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In July, the International Olympic Committee released its official debriefing of the Torino 2006 Olympics. Representatives of the Olympic Games Organizing Committees of Beijing 2008, Vancouver 2010 and London 2012 gathered over the course of five days to hear from the Torino 2006 Organizing Committee about its experience hosting the XX Olympic Winter Games earlier this year.

Few special events match the scope of the Olympics. Yet for anyone who stages a recurring event — whether for business or charity — advice from the Torino committee can be instructive. The Torino team offers five essential elements of success for the Games; I think these elements matter for any special event that is to endure:

Vision must be at the center of everything you do

Event organizers must take a “holistic approach,” the Torino team says, to implementing their vision in everything they undertake. The vision must remain consistent across the board and be applied to all facets of the organization's work.

People are at the heart of the event

From start to finish, event organizers must focus on the needs of their various stakeholder groups. The groups' needs will vary, but these needs must be served. The sooner this approach and these needs are understood, the more effective planning and operations will be.

Leadership and unity are of primary importance

The event's leadership team must draw upon and coordinate many independent but interrelated groups, which may include local government, business, vendor partners, etc. The event team must be able to lead and coordinate these groups and tap into the experience and resources of event organizers from years past.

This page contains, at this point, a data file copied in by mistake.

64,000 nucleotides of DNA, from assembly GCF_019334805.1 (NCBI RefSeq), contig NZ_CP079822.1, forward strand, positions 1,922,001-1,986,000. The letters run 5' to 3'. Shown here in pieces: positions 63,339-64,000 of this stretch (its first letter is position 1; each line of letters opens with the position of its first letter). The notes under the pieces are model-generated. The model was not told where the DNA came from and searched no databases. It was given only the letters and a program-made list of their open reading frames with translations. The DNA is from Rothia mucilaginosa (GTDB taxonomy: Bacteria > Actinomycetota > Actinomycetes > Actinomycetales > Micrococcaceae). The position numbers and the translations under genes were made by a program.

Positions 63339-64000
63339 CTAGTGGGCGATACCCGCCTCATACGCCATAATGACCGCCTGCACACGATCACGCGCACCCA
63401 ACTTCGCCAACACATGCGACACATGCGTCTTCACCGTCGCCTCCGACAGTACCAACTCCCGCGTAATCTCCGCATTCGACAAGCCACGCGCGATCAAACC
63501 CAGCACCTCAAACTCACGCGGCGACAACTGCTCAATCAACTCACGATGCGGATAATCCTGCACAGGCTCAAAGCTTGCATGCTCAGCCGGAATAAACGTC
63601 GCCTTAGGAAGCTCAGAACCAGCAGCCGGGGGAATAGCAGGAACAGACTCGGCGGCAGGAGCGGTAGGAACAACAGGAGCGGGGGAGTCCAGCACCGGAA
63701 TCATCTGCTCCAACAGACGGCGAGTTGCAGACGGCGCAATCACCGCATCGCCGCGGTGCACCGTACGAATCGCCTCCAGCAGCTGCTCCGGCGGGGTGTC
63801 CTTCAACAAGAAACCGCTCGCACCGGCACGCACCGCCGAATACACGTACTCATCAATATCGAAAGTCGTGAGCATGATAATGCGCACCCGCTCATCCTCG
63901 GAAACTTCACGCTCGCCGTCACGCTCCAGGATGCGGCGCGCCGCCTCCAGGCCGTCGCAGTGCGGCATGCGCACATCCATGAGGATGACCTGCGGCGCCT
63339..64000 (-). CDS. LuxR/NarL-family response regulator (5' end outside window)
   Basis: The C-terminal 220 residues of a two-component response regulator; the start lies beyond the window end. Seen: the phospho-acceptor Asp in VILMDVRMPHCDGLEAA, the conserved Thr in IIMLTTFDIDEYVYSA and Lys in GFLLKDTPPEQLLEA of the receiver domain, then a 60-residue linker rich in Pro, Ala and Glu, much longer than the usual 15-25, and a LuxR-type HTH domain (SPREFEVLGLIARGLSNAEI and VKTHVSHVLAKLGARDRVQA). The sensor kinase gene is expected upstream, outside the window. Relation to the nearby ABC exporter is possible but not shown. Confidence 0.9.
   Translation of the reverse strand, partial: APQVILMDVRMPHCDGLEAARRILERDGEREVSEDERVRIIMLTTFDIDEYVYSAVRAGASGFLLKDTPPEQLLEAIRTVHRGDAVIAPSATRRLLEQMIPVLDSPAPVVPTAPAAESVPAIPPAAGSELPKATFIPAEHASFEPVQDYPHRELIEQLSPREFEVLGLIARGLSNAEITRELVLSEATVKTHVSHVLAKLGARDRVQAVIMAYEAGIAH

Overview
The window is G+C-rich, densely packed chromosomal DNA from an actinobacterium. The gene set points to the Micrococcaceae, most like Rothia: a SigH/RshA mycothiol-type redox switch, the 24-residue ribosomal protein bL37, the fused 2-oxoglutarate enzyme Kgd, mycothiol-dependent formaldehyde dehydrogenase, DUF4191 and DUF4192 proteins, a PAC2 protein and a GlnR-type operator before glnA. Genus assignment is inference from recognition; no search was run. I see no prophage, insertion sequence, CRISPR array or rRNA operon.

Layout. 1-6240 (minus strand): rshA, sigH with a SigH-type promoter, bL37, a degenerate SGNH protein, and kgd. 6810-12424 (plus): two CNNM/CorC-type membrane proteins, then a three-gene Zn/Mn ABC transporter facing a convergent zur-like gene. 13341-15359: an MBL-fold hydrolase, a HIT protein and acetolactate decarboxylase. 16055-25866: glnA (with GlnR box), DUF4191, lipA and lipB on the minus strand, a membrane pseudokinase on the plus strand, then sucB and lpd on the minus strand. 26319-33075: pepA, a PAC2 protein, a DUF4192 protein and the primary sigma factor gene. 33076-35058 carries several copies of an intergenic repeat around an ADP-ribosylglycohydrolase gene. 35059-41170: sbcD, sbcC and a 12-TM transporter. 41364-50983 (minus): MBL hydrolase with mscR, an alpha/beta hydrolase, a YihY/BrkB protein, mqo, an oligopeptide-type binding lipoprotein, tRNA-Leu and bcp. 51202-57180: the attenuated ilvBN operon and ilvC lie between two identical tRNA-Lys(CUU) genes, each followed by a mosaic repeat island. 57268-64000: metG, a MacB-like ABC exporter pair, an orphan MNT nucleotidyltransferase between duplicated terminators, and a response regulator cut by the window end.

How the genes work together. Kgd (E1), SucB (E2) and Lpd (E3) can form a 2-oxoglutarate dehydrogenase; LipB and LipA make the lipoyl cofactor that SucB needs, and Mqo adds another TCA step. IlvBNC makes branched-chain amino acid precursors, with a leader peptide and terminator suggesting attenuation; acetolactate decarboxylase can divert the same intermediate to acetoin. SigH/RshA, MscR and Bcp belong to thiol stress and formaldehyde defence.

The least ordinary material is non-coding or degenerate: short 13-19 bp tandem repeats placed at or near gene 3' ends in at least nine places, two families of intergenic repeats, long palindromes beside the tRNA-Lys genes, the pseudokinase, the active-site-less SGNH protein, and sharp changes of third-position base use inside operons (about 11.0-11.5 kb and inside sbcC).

You can never test enough

With a smoothly functioning team critical to success, event leaders must rehearse operations as much as possible before the actual event gets underway in order to provide a reliable, flawless production.

Without a positive legacy, good operations don't mean much

The Olympics team is referring to the legacy that the Games leave in the host city, a legacy that includes results both tan-gible, such as new sports facilities, and intangible, such as an improved image. But this principle holds true for other special events. A gala fundraiser might be beautifully executed, but it doesn't mean much if producing the party eats up most of the money it brings in. (Fundraiser extraordinaire Alison Silcoff makes this point beautifully in her “The Last Word” profile; see page 74.)

This issue marks the beginning of our 25th year publishing Special Events Magazine. Over the coming year, we will share the stories of many special event professionals who have advanced and enriched the world of special events. As editor, I am proud to carry on our legacy.

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